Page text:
Early life and education[edit]

Victoria California Claflin was born the seventh of ten children (six of whom survived to maturity),[12] in the rural frontier town of Homer, Licking County, Ohio. Her mother, Mrs Roxanna "Roxy"[12] Hummel Claflin, was born to unmarried parents and was illiterate.[13] She had become a follower of the Austrian mystic Franz Mesmer and the new spiritualist movement.[14] Her father, Reuben "Buck" Buckman Claflin, Esq.,[12][15][16] was a con man, lawyer and snake oil salesman.[12] He came from an impoverished branch of the Massachusetts-based Scots-American Claflin family, semi-distant cousins to Massachusetts Governor William Claflin.[16]

Woodhull was whipped by her father, according to biographer Theodore Tilton.[17] Biographer Barbara Goldsmith claimed she was also starved and sexually abused by her father when still very young.[18] She based her incest claim on a statement in Theodore Tilton's biography: "But the parents, as if not unwilling to be rid of a daughter whose sorrow was ripening her into a woman before her time, were delighted at the unexpected offer."[19][20] Biographer Myra MacPherson disputes Goldsmith's claim that "Vickie often intimated that he sexually abused her" as well as the accuracy of Goldsmith's saying that "Years later, Vickie would say that Buck made her 'a woman before my time.'"[18] Macpherson wrote, "Not only did Victoria not say this, there was no 'often' involved, nor was it about incest."[21]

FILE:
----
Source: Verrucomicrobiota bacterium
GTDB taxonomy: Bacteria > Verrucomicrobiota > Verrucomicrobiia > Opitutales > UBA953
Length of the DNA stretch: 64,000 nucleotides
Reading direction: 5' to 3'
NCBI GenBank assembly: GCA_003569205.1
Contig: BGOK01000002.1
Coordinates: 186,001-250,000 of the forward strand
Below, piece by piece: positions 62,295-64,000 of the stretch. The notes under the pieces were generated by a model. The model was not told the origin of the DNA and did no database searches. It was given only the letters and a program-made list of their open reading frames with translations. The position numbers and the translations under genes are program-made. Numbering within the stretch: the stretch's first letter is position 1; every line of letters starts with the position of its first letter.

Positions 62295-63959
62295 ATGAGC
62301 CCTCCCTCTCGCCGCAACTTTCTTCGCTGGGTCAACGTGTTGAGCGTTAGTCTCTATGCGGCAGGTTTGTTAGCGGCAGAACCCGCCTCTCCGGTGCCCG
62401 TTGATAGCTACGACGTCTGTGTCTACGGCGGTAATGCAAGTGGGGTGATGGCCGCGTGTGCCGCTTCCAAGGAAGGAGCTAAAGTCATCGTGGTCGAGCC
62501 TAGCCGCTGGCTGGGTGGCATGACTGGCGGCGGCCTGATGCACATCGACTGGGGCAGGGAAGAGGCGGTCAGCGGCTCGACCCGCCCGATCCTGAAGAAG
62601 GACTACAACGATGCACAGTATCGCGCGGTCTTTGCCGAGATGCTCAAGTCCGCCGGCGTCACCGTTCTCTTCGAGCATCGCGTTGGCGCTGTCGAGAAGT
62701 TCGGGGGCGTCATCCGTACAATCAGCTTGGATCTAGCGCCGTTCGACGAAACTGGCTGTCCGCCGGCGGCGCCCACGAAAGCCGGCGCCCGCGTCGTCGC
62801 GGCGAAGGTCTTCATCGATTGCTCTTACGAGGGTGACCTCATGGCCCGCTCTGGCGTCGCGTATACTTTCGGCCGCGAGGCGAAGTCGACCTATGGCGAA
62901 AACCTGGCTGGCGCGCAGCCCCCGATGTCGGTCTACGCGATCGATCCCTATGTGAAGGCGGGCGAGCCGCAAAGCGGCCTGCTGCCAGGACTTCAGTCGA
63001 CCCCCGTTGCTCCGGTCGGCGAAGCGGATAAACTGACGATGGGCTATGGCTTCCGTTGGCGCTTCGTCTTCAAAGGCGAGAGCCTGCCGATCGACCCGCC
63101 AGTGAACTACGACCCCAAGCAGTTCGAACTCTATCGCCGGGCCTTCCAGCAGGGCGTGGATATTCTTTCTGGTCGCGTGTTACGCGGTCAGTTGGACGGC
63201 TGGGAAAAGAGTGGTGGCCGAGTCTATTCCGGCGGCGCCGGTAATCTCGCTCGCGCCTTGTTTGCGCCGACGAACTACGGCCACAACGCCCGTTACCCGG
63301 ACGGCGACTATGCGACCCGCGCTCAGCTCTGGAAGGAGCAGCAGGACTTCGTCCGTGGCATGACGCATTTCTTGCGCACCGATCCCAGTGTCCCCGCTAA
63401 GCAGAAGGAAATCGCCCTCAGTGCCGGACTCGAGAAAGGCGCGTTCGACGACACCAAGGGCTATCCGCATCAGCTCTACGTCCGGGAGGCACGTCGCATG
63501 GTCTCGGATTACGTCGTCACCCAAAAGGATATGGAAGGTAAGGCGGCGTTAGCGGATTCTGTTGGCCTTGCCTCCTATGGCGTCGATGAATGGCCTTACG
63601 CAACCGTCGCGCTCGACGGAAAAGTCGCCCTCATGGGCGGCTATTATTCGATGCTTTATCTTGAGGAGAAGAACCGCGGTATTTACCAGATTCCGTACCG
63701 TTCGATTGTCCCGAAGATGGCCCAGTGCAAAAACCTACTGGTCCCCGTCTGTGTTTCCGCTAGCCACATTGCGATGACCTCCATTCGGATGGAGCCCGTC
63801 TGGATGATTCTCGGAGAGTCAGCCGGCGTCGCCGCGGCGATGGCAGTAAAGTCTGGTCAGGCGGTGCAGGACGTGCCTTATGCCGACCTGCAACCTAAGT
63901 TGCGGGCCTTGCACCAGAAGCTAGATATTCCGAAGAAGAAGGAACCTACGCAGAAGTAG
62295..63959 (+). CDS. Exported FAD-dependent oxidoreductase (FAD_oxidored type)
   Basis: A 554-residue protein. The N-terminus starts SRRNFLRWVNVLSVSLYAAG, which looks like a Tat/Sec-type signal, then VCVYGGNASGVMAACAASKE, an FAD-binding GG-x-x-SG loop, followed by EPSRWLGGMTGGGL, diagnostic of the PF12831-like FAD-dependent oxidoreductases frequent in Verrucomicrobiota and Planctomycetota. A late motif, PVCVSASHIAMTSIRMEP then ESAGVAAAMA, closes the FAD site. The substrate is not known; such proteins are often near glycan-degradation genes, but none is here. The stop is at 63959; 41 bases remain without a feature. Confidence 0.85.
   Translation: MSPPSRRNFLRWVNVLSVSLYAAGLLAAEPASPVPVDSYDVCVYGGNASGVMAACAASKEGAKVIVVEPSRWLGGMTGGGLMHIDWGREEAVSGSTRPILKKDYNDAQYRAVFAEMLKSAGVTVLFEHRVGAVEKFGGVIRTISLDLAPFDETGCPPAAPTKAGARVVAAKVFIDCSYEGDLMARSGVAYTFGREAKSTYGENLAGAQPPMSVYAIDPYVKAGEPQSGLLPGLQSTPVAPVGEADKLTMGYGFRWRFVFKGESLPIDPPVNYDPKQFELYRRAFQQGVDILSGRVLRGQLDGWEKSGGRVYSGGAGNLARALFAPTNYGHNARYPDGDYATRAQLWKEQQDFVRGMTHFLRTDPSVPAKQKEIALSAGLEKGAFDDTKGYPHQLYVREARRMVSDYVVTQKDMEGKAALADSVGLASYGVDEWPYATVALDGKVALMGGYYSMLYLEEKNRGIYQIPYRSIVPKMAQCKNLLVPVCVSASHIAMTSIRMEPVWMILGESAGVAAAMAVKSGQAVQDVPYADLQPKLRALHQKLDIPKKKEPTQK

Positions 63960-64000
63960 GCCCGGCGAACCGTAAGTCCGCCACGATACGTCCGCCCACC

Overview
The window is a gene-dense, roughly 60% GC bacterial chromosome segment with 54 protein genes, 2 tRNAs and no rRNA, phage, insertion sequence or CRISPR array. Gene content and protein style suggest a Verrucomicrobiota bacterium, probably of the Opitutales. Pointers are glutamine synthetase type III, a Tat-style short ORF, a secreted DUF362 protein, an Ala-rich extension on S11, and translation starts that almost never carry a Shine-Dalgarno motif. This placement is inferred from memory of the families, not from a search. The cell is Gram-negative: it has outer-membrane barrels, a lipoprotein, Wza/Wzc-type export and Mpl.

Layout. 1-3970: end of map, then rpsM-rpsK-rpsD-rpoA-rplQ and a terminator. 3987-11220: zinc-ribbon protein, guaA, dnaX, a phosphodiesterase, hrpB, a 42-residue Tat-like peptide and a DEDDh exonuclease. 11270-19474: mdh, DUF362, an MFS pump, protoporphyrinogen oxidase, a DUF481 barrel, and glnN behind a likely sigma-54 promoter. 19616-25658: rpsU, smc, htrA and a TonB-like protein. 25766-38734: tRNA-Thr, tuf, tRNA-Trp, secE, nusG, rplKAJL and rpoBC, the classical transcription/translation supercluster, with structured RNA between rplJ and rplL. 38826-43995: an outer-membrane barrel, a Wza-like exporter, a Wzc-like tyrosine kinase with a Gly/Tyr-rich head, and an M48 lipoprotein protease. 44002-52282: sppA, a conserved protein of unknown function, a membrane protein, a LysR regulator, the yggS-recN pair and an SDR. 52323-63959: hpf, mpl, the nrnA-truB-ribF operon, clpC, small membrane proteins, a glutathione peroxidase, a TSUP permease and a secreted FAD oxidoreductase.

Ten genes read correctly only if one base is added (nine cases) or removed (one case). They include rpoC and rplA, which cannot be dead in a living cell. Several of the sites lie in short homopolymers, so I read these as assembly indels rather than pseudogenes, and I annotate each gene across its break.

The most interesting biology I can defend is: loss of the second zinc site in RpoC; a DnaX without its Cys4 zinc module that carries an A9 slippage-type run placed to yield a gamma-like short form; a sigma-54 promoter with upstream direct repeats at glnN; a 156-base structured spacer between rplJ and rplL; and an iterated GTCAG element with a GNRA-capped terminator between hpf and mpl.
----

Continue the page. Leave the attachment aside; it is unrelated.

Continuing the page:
Woodhull believed in spiritualism – she referred to "Banquo's Ghost" from Shakespeare's Macbeth – because it gave her belief in a better life. She said that she was guided in 1868 by Demosthenes to what symbolism to use supporting her theories of Free Love.[22][page needed]

As they grew older, Victoria became close to her sister Tennessee Celeste Claflin (called Tennie), seven years her junior and the last child born to the family. As adults, they collaborated in founding a stock brokerage and newspaper in New York City.[12]

By age 11, Woodhull had only three years of formal education, but her teachers found her to be extremely intelligent. She was forced to leave school and home with her family when her father, after having "insured it heavily,"[5] burned the family's rotting gristmill. When he tried to get compensated by insurance, his arson and fraud were discovered; he was run off by a group of town vigilantes.[5] The town held a "benefit" to raise funds to pay for the rest of the family's departure from Ohio.[5]


First marriage and family[edit]

Victoria Woodhull, c. 1860s